—The Madness of the Footman Ranpei—
This was originally a puppet play first performed in 1775 at the Toyotake-za theater in Osaka. It is a jidaimono history play reworking a play by Chikamatsu about complex intrigue among famous Heian period figures like Ariwara no Yukihira and Tomo no Yoshio, exiled (probably on false charges) for setting fire to the gate of the imperial palace. In the play, Tomo no Yoshio is disguised as the footman Ranpei, who has taken service with Yukihira to avenge the death of his father. The story turns on the loss of a precious sword and Ranpei pretends that he is driven mad by the sight of a sword.
As it is performed today, the story is largely an excuse for showing Ranpei's love for his young son and for the tachimawari fight scene. This fight scene was created in modern times and features a huge ladder and a fight on top of a roof with a double tombo flip going from the roof to a stone lantern and then, in turn, to the ground.
—The Fight of the Megumi Firemen and Sumo Wrestlers—
This play was by Takeshiba Kisui (a student of Kawatake Mokuami) and first performed in Meiji 23 (1890) at the Shintomi-za theater in Tokyo. It dramatizes a real fight in 1805 between sumo wrestlers and the members of the me-gumi firefighting gang. The gangs were designated by syllables of the Japanese alphabet and this group was designated by the syllable "me." But by a pun, the word "megumi" also means "gift of the gods" and this pun is used in the title and to refer to the fact that the fight took place in the Shinmei shrine in the Shiba district of Edo. It is a sewamono domestic play and part of the attraction is the way that the play imagined and preserved the realistic details of commoner life in the early 19th century.
The highlight of the play is the fight between the sumo wrestlers and firefighters and features the use of realistic props typical of both groups. There are a number of comic episodes as well that contrast the light and nimble firefighters and the slow and very strong sumo wrestlers. It ends in a free-for-all fight on stage, which sometimes even destroys the stage sets.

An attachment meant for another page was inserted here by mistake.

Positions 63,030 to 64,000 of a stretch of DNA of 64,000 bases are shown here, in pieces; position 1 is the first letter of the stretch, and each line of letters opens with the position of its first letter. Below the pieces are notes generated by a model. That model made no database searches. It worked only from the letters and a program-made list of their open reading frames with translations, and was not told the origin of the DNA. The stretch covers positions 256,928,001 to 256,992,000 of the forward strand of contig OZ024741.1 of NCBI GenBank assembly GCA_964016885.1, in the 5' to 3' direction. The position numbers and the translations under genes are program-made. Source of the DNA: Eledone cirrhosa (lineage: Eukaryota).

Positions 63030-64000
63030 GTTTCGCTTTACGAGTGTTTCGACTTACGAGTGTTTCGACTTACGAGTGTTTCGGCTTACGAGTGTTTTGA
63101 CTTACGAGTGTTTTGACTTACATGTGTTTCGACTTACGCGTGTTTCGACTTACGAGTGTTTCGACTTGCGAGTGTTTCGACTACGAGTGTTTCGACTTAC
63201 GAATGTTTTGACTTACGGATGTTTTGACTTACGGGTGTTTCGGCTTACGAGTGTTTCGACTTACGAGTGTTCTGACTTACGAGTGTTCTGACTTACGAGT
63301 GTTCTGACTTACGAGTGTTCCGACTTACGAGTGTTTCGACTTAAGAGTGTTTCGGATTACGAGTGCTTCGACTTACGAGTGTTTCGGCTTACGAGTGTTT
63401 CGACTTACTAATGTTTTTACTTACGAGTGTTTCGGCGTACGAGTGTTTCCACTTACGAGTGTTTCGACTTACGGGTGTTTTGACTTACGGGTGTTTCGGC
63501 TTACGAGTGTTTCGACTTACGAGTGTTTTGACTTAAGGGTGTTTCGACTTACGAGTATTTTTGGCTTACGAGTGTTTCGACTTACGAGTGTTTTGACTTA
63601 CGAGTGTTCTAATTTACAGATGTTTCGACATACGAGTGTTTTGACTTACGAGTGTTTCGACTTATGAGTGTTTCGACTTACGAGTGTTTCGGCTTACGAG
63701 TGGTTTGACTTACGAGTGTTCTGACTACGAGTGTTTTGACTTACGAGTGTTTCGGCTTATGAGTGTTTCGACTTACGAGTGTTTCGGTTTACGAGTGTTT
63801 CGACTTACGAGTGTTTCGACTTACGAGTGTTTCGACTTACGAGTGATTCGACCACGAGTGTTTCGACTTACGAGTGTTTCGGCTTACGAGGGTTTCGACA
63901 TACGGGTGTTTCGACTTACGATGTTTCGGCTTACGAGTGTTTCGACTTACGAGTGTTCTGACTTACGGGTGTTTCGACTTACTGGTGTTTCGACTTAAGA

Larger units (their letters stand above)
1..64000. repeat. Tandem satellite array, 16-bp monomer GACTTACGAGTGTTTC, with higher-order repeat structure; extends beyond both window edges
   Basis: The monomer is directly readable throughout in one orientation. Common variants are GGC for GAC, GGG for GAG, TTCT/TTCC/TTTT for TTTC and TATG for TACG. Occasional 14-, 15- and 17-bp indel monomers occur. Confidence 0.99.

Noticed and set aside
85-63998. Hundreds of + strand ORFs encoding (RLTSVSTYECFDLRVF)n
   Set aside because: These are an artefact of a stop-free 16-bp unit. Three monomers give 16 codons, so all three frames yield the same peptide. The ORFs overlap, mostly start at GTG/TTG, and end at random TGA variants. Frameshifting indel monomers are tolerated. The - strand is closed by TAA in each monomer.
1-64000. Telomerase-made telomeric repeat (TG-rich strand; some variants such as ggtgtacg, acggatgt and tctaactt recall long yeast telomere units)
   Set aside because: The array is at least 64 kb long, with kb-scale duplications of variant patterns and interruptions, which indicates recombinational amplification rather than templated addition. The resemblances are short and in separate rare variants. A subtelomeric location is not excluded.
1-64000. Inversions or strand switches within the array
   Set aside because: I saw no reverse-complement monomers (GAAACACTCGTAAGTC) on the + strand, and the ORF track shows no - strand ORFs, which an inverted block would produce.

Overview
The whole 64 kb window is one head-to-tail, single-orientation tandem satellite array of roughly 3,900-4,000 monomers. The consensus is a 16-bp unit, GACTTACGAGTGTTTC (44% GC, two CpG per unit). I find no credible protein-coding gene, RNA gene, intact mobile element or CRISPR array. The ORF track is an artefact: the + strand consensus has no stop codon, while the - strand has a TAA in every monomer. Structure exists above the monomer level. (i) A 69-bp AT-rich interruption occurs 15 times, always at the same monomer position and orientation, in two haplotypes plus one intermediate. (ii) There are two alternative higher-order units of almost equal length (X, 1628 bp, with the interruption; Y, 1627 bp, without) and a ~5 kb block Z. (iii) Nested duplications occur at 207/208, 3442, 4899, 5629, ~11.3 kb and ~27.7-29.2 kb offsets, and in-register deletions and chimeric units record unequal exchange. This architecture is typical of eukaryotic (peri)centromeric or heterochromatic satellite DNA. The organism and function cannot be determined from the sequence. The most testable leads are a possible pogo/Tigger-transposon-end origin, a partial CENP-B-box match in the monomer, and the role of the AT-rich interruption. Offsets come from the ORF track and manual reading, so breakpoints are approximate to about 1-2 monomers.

—The Fugitives (From Chushingura)—
This is a dance to Kiyomoto narrative music first performed in 1833 at the Kawarasaki-za theater in Edo as part of a performance of "Kanadehon Chushingura." In the original play, when Lord Enya Hangan attacks Ko no Moronao in the palace, his retainer Hayano Kanpei and his wife's lady-in-waiting Okaru are having a romantic tryst. For his failure as a samurai Kanpei wants to commit ritual suicide immediately, but Okaru convinces him to go to her parent's home and wait for a time when he can be reinstated as a samurai. Before they set off, there is a fight with Bannai, the chief retainer of the villain, Ko no Moronao. This scene is the beginning of the tragic events of the last half of the play when Okaru becomes a courtesan and Kanpei commits ritual suicide. In the original puppet play, these events are shown in a relatively subdued way at the back gate to the palace, immediately after the fight between Hangan and Moronao. This 1833 dance shows the same scene, but transforms it into a colorful dance at the foot of Mt. Fuji with the cherry blossoms in full bloom. It is usually performed after the ritual suicide of Enya Hangan and serves to dispel the gloom of that solemn scene.
In this dance, Bannai is a comical character and this is also an example of a "shosa-date" "dance tachimawari." It is even more stylized than usual and the fighters wear very colorful costumes and use branches of cherry blossoms instead of weapons. The tachimawari is done to the dance music and is much closer to actual dance than usual.
See "Chushingura" for more.
—The Danmari Fight in the Dark at Miyajima—
This is a danmari fight in the dark that has become an independent play. The Itsukushima shrine at Miyajima in Hiroshima is famous as the shrine with the torii gate in the sea, since the sea itself is the godhead. This shrine is closely associated with the Heike clan and Kiyomori, the head of the clan at the time of the wars between the Genji and Heike clans (Genpei gassen ). In this danmari, a number of interesting characters appear, including Kiyomori himself. Among them is Ukifune, a beautiful, top-ranking courtesan. But at the very end, she reveals that she is actually a male thief named Kesa Taro. He exits with a special roppo that begins with the walk of a courtesan and transforms into a powerful masculine roppo.